I hate stereotypes.

Probably because I’m incredibly biased.

When my mom gave birth, God deemed me unlucky and stamped “label me!” onto my forehead. Therefore, my life has been, is, and always will be a constant battle between pre- and misconceptions. Now some people will express their preconceptions of me as if they were a compliment. But I’ll get into why even ‘positive’ stereotypes harm us.

Many people say that stereotypes are useful because a kernel of truth exists in each one. I think that despite the small fact being true for a few individuals in a group, the label doesn’t actually serve a purpose. Why claim that an entire group of people have a commonality when it’s not actually true for everyone?! For example, saying that Asians can’t drive. Sure, some Asians can’t drive well at all, but that doesn’t have anything to do with their race. And I think everyone would agree that safe Asian drivers exist, as well as terrible drivers in other demographics as well. It’s silly and pointless.

Some people say that categorizing comes naturally to us. While that is indeed true, there is a huge difference between a category and a stereotype. A category is based on objective information. Dairy products are products made from cows milk, usually. Some people like the goaty stuff, which is cool. But for the most part, from cows. Is this positive? Is this negative? Not really either, right? Dairy is a category based on the fact that the products are made from milk. A stereotype, on the other hand, is ALWAYS seen as either a positive or a negative. And no matter which moralistic judgement it holds, it still causes pain when receiving a stereotypical label.

Now I’m gonna get really personal, here. I feel some fear with what I’m thinking about writing because I know I’ll get burned for it. I feel nervous when thinking about the kinds of dismissals and criticisms I’ll receive when relaying my personal experiences as if they won’t be seen as valid. You see, a lot of my identity happens to be tangled up in labels, not because I wanted it to be this way. I think that my identity has become so dissolved in the social rhetoric that I can’t untie myself from all the discourse.

{Quick Note to Self: Deep breath. Realize that flaming is probably on its way.}

Fuck, I’m scared.

The two biggest labels that impact me most are the words “black” and “female”. The funny thing is, I didn’t always relate to black females. The stereotypes pasted onto dark and feminine bodies didn’t really resonate with me at all. Whether it was having junk in your trunk, or being a gold digger, or being hypersexual.

Let’s expand on that last one.

I remember turning nine years old, and puberty just started to hit. My grandmother, who was raising me at the time, started treating me a bit differently. When I turned ten, we moved down to Florida. Then my first period hit shortly after. I nervously asked my grandma, trusting her to guide me through such a scary change. However, instead of supporting me in overcoming this new challenge, she turned into a monster. As days turned into months, she started accusing me of doing highly adult things to adult men when I had nothing of the sort on my mind. She started telling me how I wanted to whore myself out to them, and be their bitch. In my mind, that was all wrong and I had no intention of doing anything like that at all. I just wanted to watch Sailor Moon and eat ice cream. Seriously.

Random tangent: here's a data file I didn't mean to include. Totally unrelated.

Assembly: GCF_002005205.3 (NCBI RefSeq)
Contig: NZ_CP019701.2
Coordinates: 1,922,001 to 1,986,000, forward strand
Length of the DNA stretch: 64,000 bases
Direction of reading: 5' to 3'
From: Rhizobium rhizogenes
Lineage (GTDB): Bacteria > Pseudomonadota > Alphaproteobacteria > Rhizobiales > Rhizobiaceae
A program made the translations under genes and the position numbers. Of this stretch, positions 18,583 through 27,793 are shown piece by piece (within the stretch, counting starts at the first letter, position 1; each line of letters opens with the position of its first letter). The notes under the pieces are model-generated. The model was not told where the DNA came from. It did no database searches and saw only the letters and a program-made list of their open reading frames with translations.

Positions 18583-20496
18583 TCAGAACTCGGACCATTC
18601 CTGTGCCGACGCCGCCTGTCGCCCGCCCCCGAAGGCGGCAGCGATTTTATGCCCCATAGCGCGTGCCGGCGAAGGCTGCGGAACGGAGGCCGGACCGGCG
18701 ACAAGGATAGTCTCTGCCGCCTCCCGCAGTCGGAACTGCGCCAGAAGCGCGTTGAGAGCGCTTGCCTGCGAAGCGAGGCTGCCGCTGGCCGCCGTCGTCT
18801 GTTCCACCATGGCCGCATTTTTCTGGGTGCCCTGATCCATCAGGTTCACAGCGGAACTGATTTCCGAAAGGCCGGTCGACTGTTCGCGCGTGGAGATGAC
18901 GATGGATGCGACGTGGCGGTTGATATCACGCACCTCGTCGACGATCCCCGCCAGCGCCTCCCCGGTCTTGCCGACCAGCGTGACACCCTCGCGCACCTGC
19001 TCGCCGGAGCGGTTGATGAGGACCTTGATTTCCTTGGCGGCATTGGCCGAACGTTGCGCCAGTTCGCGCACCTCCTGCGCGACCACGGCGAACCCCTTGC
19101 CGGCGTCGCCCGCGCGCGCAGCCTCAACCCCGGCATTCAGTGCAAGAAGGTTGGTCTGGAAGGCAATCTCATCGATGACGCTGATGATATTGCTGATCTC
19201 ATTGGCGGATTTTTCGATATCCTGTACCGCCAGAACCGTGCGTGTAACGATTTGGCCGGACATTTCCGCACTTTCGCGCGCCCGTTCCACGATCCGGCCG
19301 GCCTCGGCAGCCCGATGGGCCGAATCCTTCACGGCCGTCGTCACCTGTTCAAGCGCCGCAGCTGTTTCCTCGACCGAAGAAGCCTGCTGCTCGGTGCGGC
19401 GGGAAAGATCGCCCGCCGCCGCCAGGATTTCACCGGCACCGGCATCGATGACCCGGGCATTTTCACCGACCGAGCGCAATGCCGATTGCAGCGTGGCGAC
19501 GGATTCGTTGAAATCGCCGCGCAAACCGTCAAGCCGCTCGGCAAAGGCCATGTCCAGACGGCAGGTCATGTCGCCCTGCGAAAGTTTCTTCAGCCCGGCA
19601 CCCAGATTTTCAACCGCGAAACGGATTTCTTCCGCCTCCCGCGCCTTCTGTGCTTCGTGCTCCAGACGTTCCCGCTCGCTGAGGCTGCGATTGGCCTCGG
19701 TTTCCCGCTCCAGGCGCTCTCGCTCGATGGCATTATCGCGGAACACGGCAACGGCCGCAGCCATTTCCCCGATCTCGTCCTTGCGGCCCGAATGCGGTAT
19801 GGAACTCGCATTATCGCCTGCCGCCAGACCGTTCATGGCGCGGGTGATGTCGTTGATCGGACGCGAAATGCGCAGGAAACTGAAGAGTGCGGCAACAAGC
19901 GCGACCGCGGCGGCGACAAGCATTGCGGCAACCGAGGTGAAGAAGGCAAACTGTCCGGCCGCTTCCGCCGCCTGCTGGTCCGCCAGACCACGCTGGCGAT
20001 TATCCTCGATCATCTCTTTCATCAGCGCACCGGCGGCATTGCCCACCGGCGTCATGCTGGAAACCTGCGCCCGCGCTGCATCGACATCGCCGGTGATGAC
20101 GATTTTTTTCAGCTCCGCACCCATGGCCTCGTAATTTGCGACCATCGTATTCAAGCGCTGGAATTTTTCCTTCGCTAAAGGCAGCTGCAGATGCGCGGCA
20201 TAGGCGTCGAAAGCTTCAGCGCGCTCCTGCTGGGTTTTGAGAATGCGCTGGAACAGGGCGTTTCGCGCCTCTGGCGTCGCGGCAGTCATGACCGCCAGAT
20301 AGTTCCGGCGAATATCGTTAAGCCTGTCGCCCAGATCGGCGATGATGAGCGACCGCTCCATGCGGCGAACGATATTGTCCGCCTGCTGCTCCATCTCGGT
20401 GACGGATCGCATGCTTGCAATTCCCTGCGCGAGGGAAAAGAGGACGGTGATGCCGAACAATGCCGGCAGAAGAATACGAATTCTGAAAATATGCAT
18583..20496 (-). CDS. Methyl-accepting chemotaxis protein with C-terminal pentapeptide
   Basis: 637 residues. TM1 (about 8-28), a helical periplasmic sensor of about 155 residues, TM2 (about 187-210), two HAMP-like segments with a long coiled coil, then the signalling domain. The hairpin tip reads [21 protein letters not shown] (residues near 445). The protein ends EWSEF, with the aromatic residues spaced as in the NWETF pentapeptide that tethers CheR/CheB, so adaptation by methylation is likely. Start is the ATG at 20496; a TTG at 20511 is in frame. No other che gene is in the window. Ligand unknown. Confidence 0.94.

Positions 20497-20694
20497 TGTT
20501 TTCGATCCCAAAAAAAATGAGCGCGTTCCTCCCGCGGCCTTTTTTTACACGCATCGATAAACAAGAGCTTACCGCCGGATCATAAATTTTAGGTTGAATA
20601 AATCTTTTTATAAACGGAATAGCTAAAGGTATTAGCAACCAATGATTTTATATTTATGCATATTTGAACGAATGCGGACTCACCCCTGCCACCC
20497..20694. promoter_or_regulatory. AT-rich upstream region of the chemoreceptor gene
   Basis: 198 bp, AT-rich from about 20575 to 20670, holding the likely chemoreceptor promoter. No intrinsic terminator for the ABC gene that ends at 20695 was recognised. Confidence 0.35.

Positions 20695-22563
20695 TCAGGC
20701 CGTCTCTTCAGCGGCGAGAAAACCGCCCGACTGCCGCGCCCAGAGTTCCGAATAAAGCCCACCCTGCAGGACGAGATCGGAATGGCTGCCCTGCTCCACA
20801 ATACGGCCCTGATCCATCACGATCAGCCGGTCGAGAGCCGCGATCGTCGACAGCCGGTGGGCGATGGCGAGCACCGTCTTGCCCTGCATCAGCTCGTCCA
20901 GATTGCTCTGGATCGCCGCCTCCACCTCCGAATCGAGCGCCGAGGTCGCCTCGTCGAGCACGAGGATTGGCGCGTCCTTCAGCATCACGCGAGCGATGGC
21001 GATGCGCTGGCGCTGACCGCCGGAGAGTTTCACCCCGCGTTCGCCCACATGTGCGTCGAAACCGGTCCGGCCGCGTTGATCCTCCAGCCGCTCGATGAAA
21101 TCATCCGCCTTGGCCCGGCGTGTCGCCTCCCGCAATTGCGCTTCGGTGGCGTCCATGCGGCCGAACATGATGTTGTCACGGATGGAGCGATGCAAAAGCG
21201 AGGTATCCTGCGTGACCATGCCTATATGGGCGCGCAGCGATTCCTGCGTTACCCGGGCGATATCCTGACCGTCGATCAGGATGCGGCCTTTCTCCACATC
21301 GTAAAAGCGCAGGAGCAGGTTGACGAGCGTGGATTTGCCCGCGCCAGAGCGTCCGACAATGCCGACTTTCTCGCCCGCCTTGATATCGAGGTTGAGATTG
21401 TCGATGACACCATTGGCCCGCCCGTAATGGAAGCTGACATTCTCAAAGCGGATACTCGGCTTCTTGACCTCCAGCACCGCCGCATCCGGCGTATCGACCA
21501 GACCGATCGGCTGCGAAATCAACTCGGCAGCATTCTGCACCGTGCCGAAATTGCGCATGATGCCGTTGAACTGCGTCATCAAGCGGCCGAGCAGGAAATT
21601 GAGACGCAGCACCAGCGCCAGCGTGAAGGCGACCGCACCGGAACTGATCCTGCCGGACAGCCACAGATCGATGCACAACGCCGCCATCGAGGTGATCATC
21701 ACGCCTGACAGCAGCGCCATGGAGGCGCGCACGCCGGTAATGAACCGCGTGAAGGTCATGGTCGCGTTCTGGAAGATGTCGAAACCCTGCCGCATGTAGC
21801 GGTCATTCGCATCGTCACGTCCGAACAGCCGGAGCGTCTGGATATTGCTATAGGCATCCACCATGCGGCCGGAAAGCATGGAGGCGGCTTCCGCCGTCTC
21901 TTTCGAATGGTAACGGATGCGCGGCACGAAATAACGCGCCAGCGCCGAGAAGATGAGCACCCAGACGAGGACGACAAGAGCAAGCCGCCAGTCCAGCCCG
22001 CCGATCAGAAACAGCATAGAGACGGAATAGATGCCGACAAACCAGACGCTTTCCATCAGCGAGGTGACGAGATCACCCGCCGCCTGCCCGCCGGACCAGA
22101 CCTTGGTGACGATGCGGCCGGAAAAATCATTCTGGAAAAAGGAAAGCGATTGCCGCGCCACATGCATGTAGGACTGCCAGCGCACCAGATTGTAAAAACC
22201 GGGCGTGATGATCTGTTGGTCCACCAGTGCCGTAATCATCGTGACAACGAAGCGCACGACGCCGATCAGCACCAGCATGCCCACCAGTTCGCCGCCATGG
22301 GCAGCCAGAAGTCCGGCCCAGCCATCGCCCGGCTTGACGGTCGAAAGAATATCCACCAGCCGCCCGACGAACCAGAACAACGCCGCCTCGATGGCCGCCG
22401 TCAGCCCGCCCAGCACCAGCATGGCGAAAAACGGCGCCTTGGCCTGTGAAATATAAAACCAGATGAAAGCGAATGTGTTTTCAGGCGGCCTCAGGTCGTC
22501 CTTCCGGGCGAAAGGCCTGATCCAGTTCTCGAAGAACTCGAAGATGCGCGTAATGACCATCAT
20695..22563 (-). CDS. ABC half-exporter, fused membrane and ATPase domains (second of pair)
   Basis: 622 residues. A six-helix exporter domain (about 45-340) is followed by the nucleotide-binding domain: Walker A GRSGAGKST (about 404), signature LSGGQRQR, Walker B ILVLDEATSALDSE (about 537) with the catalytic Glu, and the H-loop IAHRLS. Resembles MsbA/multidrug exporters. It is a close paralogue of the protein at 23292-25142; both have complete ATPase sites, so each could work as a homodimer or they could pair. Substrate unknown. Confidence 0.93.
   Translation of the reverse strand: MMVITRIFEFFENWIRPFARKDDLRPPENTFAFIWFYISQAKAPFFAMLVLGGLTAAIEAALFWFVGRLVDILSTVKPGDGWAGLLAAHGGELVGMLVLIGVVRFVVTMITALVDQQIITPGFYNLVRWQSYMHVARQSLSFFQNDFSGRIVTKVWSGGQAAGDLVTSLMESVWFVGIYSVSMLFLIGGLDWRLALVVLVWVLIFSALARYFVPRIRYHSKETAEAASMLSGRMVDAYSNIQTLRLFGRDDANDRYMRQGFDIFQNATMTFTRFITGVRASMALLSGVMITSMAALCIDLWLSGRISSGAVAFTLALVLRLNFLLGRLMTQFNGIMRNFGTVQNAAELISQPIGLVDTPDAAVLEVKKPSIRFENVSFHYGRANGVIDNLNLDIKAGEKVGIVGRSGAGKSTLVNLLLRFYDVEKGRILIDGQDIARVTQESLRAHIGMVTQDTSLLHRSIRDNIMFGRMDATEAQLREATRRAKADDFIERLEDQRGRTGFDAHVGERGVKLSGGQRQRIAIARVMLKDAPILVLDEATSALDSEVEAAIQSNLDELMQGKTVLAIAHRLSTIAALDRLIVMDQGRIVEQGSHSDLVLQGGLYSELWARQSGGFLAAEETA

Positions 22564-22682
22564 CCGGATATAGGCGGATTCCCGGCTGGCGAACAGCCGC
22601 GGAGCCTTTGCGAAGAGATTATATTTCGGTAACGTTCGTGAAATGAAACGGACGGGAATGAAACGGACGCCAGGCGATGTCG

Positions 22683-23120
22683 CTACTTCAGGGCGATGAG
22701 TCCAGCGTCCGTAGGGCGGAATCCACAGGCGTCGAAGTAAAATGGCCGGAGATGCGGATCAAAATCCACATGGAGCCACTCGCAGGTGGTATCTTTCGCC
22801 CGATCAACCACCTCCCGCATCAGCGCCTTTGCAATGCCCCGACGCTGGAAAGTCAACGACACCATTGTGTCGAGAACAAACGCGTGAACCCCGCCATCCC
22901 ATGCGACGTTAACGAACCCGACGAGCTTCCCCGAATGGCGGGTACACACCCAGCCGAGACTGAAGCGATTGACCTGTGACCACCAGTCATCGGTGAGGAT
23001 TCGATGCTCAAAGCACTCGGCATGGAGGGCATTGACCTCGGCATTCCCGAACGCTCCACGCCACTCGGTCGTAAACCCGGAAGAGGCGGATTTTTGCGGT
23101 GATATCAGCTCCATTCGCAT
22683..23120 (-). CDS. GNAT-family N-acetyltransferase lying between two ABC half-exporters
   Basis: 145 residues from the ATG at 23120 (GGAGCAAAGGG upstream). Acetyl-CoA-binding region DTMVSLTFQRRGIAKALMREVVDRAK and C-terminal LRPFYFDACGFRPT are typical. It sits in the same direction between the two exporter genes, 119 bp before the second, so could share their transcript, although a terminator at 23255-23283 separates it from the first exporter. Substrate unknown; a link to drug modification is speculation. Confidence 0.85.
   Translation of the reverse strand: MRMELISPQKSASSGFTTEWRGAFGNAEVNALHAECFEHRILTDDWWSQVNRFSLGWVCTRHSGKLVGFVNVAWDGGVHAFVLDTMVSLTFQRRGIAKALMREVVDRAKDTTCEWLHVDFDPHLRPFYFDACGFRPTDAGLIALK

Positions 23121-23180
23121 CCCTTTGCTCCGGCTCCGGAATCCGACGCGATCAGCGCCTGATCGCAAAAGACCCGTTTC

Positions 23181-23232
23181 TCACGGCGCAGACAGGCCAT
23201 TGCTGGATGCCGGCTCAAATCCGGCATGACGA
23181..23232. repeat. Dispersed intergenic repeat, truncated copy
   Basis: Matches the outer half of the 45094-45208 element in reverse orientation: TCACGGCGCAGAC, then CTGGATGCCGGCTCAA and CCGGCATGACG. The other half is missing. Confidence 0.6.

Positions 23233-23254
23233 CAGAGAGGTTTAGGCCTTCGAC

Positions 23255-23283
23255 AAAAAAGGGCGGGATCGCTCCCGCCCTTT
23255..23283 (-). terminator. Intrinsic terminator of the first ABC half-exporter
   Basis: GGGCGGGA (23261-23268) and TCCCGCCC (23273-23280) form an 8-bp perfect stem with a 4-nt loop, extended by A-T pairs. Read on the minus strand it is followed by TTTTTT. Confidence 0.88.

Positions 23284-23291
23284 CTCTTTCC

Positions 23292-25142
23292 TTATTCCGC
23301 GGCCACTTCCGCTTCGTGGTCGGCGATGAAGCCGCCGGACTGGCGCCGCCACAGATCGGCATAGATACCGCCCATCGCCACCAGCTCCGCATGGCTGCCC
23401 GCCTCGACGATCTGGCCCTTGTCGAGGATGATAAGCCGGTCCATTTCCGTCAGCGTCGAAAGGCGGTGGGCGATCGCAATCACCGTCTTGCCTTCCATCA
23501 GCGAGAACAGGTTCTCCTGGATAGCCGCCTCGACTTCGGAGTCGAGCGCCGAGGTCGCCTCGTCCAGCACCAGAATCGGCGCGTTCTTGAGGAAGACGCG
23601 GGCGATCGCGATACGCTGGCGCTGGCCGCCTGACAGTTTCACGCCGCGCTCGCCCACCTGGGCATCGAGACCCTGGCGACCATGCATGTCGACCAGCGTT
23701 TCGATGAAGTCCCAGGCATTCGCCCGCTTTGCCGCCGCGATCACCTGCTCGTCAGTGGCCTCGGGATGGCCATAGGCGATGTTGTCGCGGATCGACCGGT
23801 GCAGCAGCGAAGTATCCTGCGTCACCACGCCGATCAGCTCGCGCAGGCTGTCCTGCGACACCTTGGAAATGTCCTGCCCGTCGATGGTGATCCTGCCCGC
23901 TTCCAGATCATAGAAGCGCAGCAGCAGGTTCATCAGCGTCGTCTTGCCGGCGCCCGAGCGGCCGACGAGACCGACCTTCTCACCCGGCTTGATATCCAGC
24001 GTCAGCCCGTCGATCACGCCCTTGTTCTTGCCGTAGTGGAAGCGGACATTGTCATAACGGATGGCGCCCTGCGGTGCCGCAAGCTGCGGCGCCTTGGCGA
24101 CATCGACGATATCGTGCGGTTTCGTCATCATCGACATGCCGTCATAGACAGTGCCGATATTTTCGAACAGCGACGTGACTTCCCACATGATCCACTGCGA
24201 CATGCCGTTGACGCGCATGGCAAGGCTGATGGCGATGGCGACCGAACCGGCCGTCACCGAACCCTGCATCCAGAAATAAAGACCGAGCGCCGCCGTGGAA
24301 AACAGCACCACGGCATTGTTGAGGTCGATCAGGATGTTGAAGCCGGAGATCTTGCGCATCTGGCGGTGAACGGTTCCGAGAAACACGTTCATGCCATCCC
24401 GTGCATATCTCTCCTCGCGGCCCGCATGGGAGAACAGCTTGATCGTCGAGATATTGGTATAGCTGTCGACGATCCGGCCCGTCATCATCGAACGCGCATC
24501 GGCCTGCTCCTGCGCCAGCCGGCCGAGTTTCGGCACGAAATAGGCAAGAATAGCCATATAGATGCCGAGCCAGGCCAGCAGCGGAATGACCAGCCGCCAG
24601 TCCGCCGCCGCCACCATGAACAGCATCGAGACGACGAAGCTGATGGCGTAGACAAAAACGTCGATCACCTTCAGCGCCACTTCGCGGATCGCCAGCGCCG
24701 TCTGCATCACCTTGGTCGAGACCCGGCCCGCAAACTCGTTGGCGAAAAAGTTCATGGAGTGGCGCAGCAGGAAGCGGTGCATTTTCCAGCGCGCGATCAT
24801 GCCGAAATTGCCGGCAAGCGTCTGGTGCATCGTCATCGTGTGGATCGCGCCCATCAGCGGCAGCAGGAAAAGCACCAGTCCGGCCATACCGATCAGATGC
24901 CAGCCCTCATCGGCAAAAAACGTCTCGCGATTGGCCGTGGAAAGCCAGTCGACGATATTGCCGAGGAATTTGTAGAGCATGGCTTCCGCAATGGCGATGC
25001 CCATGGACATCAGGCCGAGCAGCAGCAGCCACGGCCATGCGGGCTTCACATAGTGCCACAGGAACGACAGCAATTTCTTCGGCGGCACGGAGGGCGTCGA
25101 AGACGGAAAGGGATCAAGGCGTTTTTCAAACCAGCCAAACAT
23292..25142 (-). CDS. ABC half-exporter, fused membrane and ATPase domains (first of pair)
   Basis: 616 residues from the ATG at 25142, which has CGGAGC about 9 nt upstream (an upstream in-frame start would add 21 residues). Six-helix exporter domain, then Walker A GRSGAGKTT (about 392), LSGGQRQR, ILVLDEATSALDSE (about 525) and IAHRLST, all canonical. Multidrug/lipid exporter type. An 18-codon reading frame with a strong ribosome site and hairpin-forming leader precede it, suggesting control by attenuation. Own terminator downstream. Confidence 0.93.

Now I’m gonna tell you a secret about black people. None of us are born thinking that we’re gonna be thugs, criminals or whores. NONE. When we’re looking for guidance, we look to our parents just like any other kid would. But sometimes parents aren’t there. Mine weren’t and couldn’t be. So who is the next best teacher? Who is it that you trust if there’s no one else?

What happens inside a fragile mind depends on societal messages. As young children, we see other black people on the T.V. and see all the stereotypes thrown in our faces with no explanation. And then Occam’s Razor ensues. ‘Hey, I’m black. The person on T.V. is black. I’m supposed to act like that!’ The majority of rap and hip hop today is a modern day minstrel show. It’s all fake!! Maybe someone born in another race can already realize this. All you see is the T.V. and a bunch of actors. Maybe it’s different for people who grew up with good role models. But for me, the T.V. was my teacher, and society confirmed the lesson.

So as I started getting older and the jugs started perking up, other people started saying the same things as my grandmother. Maybe not in the same words, but certainly with their eyes. Older men saw my body as something to “appreciate”. Music videos showed me that grinding on someone in the club would mean I’d gain their affection and then they would fall in love with me. I had no mom or dad to grow up with, and no role model. I was the only person who thought differently from all of the outside messages. So hearing all of these things for several years, I gave in. I became the exact whore my grandmother accused me of being. Why get bombarded with accusations of a crime if you’re not doing it? Might as well have a go and enjoy it.

So I lost my virginity at thirteen, completely opened my legs to my high school at fourteen, and did my best to find that affection the music videos promised me I would get if I did this shit. I totally lived by the “Bitch Bad” mantra. Well, you know how that story ended. I was learning the hard way, pun intended, but I’m grateful that I learned fast before things became worse. That shit ended before I turned fifteen because these beliefs just didn’t make any logical sense at all. In that time span, I had so much sex that I lost count a very long time ago and I don’t recall enjoying any event. But it was wrong that I didn’t enjoy the sex because sex is fun! Sex is great and feels good. I really tried to enjoy it but it just wasn’t happening. It came to a point where I had sex for the sole purpose of trying to fix my dysfunction since I was not hypersexual like everyone was telling me.

I was not hypersexual!

I learned that I’m demisexual, which is gray-scale asexual. So much for being a scandalous and promiscuous black woman, eh? But if you find a black woman who’s heterosexual, and has a voracious sex drive, that’s still no excuse to treat her like a piece of meat. We’re all humans, here.

 

This is my biggest, and most painful recollection of what steretypes do. They devalue you as a human and make you some else’s utility in some way.